Saturday 7 August 2010

Zool (Master System)


Why the Master Sytem version? Why not? Who else is ever going to give a damn about a watered down port from 1993? If you wanted to play Zool properly you'd pick up the Amiga version, or the SNES one, or the Mega Drive version (which I tried to pick up a few years ago but apparently the store only sold second hand boxes).

I do own the Game Boy version though, and that wasn't too shabby considering the console's limitations. Let's see how the Master System fares.

Amiga games from this era tend to be good for more reasons than you might expect. The Amiga is a very powerful computer, but the initial versions of the machine couldn't really render backgrounds in sidescrollers. You'd have really colourful and detailed foregrounds, but the backgrounds would often be cheap and nasty. Like a series of gradients, or one solid colour. AGA-branded machines would later fix this slightly, but for earlier Amiga titles things were often bland.

Which is great news for other systems. Because the Master System can't render backgrounds properly either and also has to rely on solid colours. This means more of the available palette can be put into the foreground and the result looks like this:

I don't know about you, but I somehow expected a lot worse. Sure if you compare side-by-side with Amiga screenshots it'll look terrible, but if you haven't played Zool in a while or don't have the graphics ingrained into your head, you might be forgiven for thinking this looks the same as the 16-bit versions.

In Zool you run about jumping and shooting while collecting various sweets (or various other objects, depending on the level) before being allowed to leave. Unfortunately in this age of political correctness it's not a game that could be marketed today... unless you swapped the sugar-filled environments with FRUIT AND VEGETABLES. You need 99 sweets to pass, and you'll need to avoid a variety of enemies along the way. It's standard platforming stuff with a wall climbing move.

Zool was huge back in the day, but if you stop going with the flow for a few seconds it doesn't take long to notice its problems. The game is notoriously slippery. When games started taking a page from the book of Sonic the Hedgehog platformers started to get faster. This, coupled with the fact sprites now needed to be bigger to match those of Sonic, means there's plenty of opportunities to get hurt. In Sonic it wasn't a problem - when Sonic jumps or rolls, he just needs to slam into enemies to have them killed. In other games, such as Zool, you're required to push a different button in mid-flight, and that isn't always a nice option.

Though you're given three hit points, Zool's fast speed and lack of deceleration means he'll often run into enemies and spikes. The game can be quite lenient in that most enemies give you the opportunity to reclaim a hitpoint after they're destroyed, but it's still a bit of a challenge not to get killed.

Other issues that all versions of Zool share are that enemies respawn while off-screen (though it's not as bad in the SMS version). I have always disliked games that do this, but Zool is notoriously bad because again, the game is fast, and screens are always changing. The Master System version seems to forget moving platforms exist if they go off-screen also. Not good. Though it can sometimes forget enemies are there too.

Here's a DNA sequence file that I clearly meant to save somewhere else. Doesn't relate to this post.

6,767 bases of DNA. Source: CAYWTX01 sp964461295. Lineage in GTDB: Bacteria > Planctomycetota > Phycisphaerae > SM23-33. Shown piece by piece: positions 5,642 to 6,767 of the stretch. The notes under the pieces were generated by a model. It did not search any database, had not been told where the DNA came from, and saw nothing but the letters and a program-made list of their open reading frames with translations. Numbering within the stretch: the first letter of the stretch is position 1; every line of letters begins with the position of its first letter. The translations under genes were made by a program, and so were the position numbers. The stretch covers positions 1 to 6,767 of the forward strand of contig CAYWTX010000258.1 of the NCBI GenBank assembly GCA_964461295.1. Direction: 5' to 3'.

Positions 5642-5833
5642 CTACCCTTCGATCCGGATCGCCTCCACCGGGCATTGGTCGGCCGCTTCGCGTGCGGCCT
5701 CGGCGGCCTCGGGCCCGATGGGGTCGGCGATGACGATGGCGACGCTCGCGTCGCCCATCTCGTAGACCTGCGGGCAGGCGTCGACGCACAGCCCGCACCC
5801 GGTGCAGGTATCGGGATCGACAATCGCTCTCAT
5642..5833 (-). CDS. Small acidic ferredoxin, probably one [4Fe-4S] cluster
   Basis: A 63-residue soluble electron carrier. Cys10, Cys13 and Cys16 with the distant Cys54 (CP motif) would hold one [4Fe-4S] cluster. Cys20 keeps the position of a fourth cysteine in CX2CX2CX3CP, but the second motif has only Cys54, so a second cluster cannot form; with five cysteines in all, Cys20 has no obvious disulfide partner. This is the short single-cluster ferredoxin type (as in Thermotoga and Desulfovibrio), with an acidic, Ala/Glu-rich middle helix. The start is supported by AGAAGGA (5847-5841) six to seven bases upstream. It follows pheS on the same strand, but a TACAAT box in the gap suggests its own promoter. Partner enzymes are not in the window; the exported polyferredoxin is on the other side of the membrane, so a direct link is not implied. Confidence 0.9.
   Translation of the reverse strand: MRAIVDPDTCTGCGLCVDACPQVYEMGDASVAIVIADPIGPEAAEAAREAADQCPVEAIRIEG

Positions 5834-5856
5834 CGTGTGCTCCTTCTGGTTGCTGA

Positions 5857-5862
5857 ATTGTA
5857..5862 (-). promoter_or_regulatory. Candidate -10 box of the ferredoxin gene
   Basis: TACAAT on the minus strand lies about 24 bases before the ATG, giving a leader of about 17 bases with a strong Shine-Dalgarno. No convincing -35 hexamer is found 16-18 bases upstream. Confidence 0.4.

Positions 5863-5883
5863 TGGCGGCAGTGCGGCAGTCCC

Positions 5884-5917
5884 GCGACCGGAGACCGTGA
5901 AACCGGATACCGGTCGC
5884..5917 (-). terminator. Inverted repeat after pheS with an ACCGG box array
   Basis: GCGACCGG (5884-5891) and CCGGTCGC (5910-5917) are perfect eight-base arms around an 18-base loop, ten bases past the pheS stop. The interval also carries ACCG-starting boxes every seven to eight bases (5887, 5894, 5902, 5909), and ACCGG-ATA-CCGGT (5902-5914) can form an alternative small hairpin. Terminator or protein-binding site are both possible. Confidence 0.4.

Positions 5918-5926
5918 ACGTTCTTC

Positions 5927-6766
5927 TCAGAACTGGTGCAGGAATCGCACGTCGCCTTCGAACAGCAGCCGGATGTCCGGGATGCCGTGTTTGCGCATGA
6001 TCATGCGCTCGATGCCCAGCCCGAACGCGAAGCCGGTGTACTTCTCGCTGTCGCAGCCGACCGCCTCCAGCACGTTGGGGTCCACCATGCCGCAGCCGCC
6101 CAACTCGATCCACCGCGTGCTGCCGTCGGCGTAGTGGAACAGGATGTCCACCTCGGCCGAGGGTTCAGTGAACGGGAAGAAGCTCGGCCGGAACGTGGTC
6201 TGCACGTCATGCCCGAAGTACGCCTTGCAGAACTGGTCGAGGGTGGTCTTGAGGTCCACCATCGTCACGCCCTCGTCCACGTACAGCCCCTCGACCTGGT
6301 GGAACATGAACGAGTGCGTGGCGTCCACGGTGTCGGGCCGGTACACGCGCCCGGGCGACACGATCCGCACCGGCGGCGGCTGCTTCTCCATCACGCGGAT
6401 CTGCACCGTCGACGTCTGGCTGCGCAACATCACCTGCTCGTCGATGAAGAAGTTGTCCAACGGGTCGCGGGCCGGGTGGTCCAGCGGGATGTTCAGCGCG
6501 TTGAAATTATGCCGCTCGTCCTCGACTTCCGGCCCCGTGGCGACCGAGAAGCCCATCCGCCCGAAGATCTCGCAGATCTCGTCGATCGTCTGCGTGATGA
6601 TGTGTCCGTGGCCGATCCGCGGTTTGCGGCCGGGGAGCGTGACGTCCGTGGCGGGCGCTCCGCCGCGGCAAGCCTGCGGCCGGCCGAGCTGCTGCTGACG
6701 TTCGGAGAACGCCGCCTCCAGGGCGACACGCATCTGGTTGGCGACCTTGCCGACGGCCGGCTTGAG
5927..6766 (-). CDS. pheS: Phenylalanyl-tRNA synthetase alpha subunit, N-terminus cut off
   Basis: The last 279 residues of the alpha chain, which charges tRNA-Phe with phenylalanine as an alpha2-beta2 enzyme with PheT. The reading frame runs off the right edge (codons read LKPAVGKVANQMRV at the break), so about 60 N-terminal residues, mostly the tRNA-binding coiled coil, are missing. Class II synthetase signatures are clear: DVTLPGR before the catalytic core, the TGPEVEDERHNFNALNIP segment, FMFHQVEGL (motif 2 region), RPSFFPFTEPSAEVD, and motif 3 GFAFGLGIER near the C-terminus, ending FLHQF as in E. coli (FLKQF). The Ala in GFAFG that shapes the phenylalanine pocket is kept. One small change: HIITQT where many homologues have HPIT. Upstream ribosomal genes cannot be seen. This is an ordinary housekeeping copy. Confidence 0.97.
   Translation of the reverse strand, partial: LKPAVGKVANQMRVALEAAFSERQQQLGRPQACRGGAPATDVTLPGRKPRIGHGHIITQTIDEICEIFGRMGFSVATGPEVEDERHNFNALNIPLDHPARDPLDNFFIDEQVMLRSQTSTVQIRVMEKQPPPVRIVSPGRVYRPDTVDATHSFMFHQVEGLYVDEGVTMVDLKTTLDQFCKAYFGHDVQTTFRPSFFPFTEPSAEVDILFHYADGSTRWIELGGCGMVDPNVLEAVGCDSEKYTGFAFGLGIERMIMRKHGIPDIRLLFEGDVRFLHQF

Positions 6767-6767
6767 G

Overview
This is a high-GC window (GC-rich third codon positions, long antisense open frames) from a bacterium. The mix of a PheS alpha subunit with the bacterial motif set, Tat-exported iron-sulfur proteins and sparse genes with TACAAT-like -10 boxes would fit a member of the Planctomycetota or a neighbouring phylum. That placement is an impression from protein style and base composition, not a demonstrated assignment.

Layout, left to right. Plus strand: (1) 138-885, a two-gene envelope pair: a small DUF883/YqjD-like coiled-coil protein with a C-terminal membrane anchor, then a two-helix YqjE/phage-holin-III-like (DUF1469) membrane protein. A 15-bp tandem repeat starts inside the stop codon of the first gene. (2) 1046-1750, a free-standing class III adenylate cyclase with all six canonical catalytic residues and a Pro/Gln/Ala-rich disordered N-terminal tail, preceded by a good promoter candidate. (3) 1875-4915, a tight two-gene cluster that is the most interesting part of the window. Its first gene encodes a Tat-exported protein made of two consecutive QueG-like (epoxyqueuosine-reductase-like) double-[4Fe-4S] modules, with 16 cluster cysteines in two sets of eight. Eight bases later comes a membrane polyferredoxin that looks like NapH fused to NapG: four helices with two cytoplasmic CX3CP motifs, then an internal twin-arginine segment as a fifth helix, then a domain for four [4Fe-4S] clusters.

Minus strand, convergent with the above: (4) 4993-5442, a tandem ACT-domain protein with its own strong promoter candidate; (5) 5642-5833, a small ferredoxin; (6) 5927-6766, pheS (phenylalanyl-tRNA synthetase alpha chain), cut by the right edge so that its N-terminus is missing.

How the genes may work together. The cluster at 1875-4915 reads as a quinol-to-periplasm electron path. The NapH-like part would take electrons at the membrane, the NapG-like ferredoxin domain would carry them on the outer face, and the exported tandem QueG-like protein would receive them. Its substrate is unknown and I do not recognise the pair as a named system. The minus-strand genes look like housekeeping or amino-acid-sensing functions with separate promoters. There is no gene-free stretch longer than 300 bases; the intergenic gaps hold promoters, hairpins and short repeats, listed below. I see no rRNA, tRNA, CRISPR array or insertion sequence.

Though the Master System version is generally very good for the hardware, there are some minor kinks that should have been ironed out. Firstly, due to cartridge and VRAM space, all the enemies are smaller than usual. Because they're small, Zool's attack button becomes redundant. Usually Zool is able to fire a projectile while on solid ground, but in the SMS version the projectile often doesn't hit anything unless you stop and duck because the enemies are too short. I found that some enemies, such as the spiky crawling jelly things are often impossible to see when travelling at speed. Test the game next time.

But by far the worst part of the Master System game is the platforming element of Zool. Because it's running on weaker hardware, platforms tend to be smaller, but Zool's code almost seems to be acting as if everything was the regular size. Constantly you'll be falling off ledges, and as Zool jumps so high it's difficult to aim your landings. There's actually powerups that make you jump higher too!

But even though the game felt the need to a time limit as well, it isn't littered with flying bees, unlike other ports. The music does get recycled quite a bit though.

I don't know Zool like the back of my hand but every time I seem to play it, the level design is slightly different. In the Master System game, you need to back-track in order to complete the first couple of levels. In other versions, the sweet counter goes by unnoticed, because chances are you'll fill it up on a normal run-through. This can be a problem since you've got to exploit secrets in order to complete levels, and as it's timed there can be cheap deaths purely on the basis that the user doesn't know the level as well as the programmer.

But despite the Master System's flaws, Zool on the SMS is a generally good version of the game. The issues surrounding Zool's gameplay aren't all exclusive to the SMS, and the Game Gear version will always feel worse because it's identical to the SMS version, just with a smaller resolution. I mean don't get me wrong, you would never buy the Master System version of this game if you could run a superior copy, but it's good to know that things wouldn't be so bad if you couldn't.

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